This is a publication by Scott Anderson Financial. Scott K. Anderson, CPA, CFP®, EA is a Registered Investment Advisor in Newport Beach, California.
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Scott Anderson Financial

In This Issue


Is Washington DC really built on a swamp?​​

Click here for the answer.


Pundits forecast not because they know but because they are asked.
- John Kenneth Galbraith

Now You See Them, Now You Don’t

Each semester there are usually one or two out of about 120 students in my various accounting classes who are interested in the course because they either want to start investing or are investing and want to understand what they are doing.

It is rather sobering for me to tell them about the Efficient Market Theory that says that no one can consistently beat the market so their study of accounting to make themselves better investors may, unfortunately, not prove to be as fruitful as they expected.

The challenge of investment analysis and “stock picking” is compounded by the declining number of public companies in which to invest, which has the further unintended consequence of making historical statistics somewhat irrelevant. There were 7,355 US public companies in November 1997 according to the Center for Research in Security Prices at the University of Chicago’s Booth School of Business. Nowadays there are fewer than 3,600 per Jason Zweig, one of my favorite writers in The Wall Street Journal.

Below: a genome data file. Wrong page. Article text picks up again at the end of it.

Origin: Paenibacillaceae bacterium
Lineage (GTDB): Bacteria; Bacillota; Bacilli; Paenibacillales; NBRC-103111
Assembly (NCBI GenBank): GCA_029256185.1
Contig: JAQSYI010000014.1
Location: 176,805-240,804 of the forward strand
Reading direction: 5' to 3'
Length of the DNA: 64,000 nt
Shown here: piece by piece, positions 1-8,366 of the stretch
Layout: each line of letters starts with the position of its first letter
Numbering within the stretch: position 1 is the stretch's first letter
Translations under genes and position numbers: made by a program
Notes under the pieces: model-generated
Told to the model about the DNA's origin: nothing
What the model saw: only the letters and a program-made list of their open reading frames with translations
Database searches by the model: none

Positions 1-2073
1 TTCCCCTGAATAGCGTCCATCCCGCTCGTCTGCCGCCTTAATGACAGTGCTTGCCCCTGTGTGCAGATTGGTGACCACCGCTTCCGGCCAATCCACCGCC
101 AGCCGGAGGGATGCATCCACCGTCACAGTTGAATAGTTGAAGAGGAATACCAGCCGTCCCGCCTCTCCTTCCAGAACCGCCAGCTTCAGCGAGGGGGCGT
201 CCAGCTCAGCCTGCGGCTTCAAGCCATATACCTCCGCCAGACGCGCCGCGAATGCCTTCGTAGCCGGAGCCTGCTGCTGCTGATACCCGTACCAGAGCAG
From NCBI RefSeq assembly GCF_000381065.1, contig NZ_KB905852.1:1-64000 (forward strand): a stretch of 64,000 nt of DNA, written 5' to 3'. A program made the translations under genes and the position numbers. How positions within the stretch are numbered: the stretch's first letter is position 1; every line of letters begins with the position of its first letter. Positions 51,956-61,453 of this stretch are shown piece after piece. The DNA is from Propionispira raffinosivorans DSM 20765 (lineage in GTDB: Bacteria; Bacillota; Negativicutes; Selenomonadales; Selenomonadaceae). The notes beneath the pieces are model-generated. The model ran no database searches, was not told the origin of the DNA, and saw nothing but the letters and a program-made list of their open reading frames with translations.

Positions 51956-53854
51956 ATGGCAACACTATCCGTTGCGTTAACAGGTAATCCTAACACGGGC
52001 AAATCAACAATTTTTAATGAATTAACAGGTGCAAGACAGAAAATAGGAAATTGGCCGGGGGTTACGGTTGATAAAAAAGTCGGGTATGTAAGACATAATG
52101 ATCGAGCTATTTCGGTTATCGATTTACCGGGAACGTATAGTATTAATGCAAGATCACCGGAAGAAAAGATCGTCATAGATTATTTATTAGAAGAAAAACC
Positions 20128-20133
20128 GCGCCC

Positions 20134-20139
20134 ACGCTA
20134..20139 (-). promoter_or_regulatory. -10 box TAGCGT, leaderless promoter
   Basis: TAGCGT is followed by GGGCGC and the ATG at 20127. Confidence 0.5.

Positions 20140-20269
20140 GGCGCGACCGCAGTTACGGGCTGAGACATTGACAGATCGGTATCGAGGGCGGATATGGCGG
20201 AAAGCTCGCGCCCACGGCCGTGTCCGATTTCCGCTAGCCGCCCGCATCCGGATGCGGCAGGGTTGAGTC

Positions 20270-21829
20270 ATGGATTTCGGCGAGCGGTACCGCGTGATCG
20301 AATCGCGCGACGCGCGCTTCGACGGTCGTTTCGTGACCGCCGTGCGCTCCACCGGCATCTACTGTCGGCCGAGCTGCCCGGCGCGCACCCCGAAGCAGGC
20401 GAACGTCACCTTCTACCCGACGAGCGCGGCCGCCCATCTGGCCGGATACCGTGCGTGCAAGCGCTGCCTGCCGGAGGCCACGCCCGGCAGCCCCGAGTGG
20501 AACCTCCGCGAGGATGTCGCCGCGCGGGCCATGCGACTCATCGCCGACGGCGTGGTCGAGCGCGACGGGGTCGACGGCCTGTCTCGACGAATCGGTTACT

According to the Center for Research in Security Prices, there were more than 2,500 small cap stocks and nearly 4,000 “microcap” stocks in November 1997. At the end of 2016, fewer than 1,200 small stocks and just under 1,900 microcap stocks were left as reported by Zweig. Several factors spell out the shrinking number of stocks according to Zweig including the regulatory red tape that discourages smaller companies from going and staying public, the flood of venture capital funding that enables young companies to stay private longer, and the rise of private equity funds, whose buyouts take shares off the public market. 
“The companies that have survived have tended to be fewer, bigger, older, more profitable, and easier to analyze making stock picking much more competitive” wrote Michael Mauboussin in the same article with Zweig.  Mauboussin is an investment strategist at Credit Suisse Group AG in New York who wrote a report this past spring titled “The Incredible Shrinking Universe of Stocks.”